In short, under a Monarchy well-constituted, the Safety and Interest of King and People are so twisted and complicated, that the one cannot be Great and Happy, while the other is oppress'd and miserable j What promotes the peoples good, and causeththem to encrease and flourish, tends at the fame time to
advance advance the Honour and Dignity of the Prince, /of'w.n. the multitude of people is the Kings Honour, but in i8~ the -want of people is the destruction of the Trince.
XX. Secondly, The Good and Welfare of the Subject is best provided for under Monarchy, when the Prince is ot High Birth and Noble Extraction.
I. First, because this qualification doth naturally dispose Men to a certain Greatness and Generosity of Mind, which will hardly suffer them to stoop to any little Arts and Projects of encreasing Wealth and Power, by burdening others, or to handle in an harsh and arbitrary way the Lives and Fortunes of those that they are under them.
Magnanimity, or a Generous Temper isa fit Foun- o p,,yx\idation, whereon to superstruct several excellent and useful Vertues, particularly Benevolence, Clemency, H^sm Munificence and the like} it teacheth to despise danger, and will difficultly be brought to submit to f^aghN'' a mean and base action upon any Solicitation. Be- Lib.4. fides, where one has all along been accustom'd to an0?-1)High Station, as those of Noble Parentage have, the Mind meets with nothing to surprize or disturb it on this hand, or to hinder the right discharge of the Offices of Government; whereas on the other hand, should one of mean and low rank on a sudden be exalted to the Top of Regal Power, and set upon the highest Pinnacle of State, it is great odds, but that by this strange height his Head turns round, and he becomes Vertiginous •, by this, to him immoderate, Dose of Honour and Dignity, his Mind becomes intoxicated j? so that he neither knows himself, nor those about him; and altho' by degrees the Seisure mould wear of, and the Fit abate; yet it usually leaves behind such a lasting Tincture of in
supportable pride and haughtiness, of vanity-and. untractablenels, as would render him sometimes uneasy to himself, and at all times so to others.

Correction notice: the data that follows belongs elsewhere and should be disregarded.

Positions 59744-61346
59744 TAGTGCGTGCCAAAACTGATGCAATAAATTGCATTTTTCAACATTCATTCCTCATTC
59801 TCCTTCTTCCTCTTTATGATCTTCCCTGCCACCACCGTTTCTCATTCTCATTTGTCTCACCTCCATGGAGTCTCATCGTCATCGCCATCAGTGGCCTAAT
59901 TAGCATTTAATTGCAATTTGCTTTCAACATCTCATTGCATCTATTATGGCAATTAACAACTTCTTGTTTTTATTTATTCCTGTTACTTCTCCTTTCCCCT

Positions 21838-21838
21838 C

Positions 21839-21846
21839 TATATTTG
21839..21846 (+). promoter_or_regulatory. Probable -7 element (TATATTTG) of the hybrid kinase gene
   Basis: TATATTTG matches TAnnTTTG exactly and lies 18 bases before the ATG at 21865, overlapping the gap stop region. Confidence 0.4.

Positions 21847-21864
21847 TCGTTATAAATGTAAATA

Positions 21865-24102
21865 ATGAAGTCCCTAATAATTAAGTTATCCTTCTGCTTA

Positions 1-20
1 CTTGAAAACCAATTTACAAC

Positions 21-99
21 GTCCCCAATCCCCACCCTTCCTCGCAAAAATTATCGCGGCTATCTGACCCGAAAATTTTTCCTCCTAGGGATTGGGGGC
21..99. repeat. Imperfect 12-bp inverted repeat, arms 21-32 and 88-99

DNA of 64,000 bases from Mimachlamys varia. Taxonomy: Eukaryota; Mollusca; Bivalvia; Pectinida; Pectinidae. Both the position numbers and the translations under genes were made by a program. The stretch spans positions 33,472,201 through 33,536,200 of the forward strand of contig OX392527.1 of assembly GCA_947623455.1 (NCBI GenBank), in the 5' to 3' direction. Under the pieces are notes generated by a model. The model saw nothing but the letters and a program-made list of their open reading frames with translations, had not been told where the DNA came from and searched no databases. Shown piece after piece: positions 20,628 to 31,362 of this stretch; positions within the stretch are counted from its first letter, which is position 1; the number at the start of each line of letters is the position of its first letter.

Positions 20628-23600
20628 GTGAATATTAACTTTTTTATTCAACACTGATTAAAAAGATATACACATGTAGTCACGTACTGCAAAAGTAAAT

it Secondly, a Prince of High Birth is bell qualified for Rule and Authority ( becaule such are educated and train'd up from their Infancy in the, Art of governing. The Vulgar have been apt to imagine that a Prince's life, ot all other, is the most unactive and slothful, wholly spent in Rase and Luxury, in Softness and Delights-, and because, by their eminent and moll iliullnous Station, they are advane'd far above the want of any of the Conveniencies and Accommodations of Life, they conclude them to be totally exempt from all trouble and distraction, from all manner of care and concern, even to that degree, as to have no occasion for thought and reflection any farther, than as it serves to make them conscious of their happy Condition. But they who discern things in a better light are fully periwaded that the Station of Princes is not more High, than their Office is difficult to discharge aright. The Affairs of a Kingdom are matters of great moment, of mighty weight and importance-, and therefore require great skill and dexterity to manage them. The Matters they consult about are often of a perplext and intricate nature, the Enterprises they undertake are sometimes arduous and extremly difficult i so that Prudence and Experience seem absolutely, requisite to produce a right understanding of, and to enable for the more ready dispatch of StateBufiness. And it may as well be imagin'd, that a poor unexperiene'd Peasant just taken from rustick Employments is capable of guid;ng a Ship a long Voyage, as that one unacquainted with Political Wisdom, and untaught the Art of Governing is